Indianapolis Colts' Andrew Luck Valuable In Mining European NFL Talent

By Bethany Robison
Andrew Luck Indianapolis Colts
Andy Lyons – Getty Images

It’s well documented that Indianapolis Colts quarterback Andrew Luck spent nine of his formative years growing up in London and Germany while his father, Oliver Luck, worked for NFL Europe.

Luck had exactly the sort of credentials that current U.S. Men’s National Team (soccer) coach Jurgen Klinsmann has famously searched for — children who grew up in soccer-loving environs born to American parents. Happily for Colts fans, Luck plays the gridiron kind of football, but the NFL might benefit from a Klinsmann-esque approach to mining future talent. Luck is the perfect ambassador for the job.

For the first time, Luck (along with his father Oliver) is hosting the Luck Football Skills Camp in Europe. I’d envision it as an overseas version of the Manning Passing Academy, but according to the Colts’ website, the camp in London had 50 young athletes training in offensive skill positions including quarterback, receiver, running back, etc. Soon, the camp will move on to Germany, and that camp might feature even more young talent, given the presence of United States military families.

In a European environment, where soccer-type-football is king, Luck is uniquely qualified to train and recruit. He speaks the language of European footballers. His love of “The Beautiful Game” is hardly secret. One of Luck’s first (and few, compared to his draft-mates Robert Griffin III and Russell Wilson) endorsements was for the popular soccer video game FIFA 13. He’s been highly visible this month at matches, such as West Ham vs. Liverpool and with Bayern Munich.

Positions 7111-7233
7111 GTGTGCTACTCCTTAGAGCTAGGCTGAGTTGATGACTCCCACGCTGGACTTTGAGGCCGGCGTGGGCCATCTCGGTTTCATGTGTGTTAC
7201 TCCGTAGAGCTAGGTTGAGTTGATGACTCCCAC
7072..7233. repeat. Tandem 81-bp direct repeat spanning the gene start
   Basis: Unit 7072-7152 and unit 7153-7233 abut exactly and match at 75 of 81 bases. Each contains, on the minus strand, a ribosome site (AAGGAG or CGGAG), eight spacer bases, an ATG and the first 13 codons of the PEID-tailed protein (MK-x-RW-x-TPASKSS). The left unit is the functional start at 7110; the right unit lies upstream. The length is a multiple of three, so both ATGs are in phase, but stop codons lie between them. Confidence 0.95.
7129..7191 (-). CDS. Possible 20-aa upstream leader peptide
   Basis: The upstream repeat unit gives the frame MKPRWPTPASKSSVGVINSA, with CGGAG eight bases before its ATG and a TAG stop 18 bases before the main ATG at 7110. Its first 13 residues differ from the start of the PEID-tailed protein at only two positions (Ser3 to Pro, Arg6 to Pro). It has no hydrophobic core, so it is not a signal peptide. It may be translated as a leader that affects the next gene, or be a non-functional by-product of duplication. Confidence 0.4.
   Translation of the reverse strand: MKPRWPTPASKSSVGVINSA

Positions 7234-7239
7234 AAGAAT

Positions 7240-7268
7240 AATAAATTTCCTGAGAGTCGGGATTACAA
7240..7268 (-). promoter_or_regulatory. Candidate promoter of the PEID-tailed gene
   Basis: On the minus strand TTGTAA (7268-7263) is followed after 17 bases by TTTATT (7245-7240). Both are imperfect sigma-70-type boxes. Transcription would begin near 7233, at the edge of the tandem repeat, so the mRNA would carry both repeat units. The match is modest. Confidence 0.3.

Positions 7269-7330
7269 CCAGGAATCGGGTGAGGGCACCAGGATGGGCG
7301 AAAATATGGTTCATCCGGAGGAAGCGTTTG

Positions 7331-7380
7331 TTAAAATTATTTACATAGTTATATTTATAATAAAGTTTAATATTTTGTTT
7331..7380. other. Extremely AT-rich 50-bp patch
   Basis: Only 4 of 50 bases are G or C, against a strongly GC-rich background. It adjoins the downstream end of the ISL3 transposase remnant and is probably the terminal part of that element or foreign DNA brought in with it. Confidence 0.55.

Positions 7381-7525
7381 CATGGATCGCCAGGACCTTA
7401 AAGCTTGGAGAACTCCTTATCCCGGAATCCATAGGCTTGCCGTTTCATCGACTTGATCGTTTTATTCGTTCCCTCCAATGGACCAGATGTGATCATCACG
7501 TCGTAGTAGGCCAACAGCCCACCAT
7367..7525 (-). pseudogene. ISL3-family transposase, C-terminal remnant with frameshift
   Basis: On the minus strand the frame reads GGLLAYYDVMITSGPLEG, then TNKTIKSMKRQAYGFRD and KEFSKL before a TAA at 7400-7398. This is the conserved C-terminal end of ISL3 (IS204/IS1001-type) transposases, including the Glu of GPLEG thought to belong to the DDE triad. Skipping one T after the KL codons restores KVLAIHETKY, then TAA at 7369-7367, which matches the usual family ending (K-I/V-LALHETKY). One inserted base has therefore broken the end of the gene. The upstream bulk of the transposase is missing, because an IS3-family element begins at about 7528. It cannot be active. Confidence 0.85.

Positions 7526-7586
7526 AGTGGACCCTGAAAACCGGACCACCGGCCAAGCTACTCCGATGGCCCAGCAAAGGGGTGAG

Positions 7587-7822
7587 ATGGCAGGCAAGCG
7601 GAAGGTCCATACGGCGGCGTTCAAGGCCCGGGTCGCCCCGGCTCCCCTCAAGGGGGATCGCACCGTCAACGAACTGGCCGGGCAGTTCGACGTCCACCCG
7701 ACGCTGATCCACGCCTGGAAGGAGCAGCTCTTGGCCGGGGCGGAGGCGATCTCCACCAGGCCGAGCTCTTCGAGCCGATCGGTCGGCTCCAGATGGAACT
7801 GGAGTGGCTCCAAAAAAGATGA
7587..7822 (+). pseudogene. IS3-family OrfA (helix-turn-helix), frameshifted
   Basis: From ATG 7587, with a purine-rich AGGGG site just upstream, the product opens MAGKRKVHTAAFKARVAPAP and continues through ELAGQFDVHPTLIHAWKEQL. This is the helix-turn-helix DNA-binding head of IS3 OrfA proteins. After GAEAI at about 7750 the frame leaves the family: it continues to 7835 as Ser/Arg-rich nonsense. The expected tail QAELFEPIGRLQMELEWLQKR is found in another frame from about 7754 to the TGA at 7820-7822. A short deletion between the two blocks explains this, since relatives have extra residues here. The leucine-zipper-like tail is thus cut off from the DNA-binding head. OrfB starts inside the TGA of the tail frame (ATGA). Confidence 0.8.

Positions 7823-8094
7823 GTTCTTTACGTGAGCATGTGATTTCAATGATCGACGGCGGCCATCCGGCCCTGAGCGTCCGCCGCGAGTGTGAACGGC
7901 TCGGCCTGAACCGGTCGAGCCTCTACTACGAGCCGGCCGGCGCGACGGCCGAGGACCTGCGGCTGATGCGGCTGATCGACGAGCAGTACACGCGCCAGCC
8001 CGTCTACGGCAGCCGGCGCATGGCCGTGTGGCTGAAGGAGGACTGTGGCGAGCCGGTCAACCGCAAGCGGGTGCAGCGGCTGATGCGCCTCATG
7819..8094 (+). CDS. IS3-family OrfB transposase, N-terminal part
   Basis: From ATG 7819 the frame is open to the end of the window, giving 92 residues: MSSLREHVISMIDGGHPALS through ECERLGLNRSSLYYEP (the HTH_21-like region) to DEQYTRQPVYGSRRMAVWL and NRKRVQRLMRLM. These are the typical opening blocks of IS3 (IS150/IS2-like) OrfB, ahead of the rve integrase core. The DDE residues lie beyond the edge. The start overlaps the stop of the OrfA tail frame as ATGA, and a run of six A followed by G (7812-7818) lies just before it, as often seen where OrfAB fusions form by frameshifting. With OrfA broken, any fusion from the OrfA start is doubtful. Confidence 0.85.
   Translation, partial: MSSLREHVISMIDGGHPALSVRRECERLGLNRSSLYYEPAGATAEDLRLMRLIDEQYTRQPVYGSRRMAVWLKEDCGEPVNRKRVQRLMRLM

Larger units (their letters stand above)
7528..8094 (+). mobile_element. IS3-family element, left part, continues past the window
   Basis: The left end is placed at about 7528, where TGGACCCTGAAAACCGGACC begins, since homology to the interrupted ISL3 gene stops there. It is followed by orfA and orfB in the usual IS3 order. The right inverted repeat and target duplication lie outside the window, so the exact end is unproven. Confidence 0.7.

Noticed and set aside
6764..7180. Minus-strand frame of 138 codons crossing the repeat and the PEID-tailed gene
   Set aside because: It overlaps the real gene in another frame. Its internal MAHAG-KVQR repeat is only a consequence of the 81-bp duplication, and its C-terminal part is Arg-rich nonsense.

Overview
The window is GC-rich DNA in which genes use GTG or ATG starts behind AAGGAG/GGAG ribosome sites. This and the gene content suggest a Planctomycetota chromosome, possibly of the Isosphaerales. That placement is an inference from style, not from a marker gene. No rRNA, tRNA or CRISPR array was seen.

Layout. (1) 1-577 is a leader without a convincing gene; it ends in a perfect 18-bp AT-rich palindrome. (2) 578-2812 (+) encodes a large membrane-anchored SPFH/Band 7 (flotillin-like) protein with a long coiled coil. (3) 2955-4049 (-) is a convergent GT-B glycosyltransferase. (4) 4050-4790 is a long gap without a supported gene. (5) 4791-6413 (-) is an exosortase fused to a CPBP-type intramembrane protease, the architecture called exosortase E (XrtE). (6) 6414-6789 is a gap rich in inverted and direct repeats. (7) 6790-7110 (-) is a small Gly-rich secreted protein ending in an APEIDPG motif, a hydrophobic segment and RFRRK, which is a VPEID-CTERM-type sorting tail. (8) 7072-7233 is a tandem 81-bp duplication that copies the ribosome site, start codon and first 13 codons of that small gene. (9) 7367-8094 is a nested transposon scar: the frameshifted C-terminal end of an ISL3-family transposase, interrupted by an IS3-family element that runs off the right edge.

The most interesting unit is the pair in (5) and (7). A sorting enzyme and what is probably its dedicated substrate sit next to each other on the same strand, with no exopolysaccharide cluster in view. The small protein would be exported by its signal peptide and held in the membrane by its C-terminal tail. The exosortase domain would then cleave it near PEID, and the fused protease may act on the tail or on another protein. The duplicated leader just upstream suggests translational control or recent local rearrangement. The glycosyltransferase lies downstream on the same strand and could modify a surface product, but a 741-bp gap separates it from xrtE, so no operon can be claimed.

But for all of his European influence and experience, Luck bleeds red, white and blue. During an interview with ESPN’s Roger Bennett, Luck said that he didn’t necessarily have a favorite European team; instead, he just cheers for the Americans playing overseas, as well as Klinsmann’s U.S. Men’s National Team (who will be competing in this summer’s World Cup in Brazil). Luck’s Colts have yet to play in one of the NFL’s London games (possibly since their conference-mate Jacksonville Jaguars seem so keen on taking all of them), but it will be interesting to see the reception when he does play his personal brand of football on Wembley’s hallowed turf.

His influence overseas could one day result in an entirely different sort of football recruit, if not an expansion of European football fandom. I think it’s safe to say that Commissioner Roger Goodell feels Mr. Luck has spent his offseason wisely.

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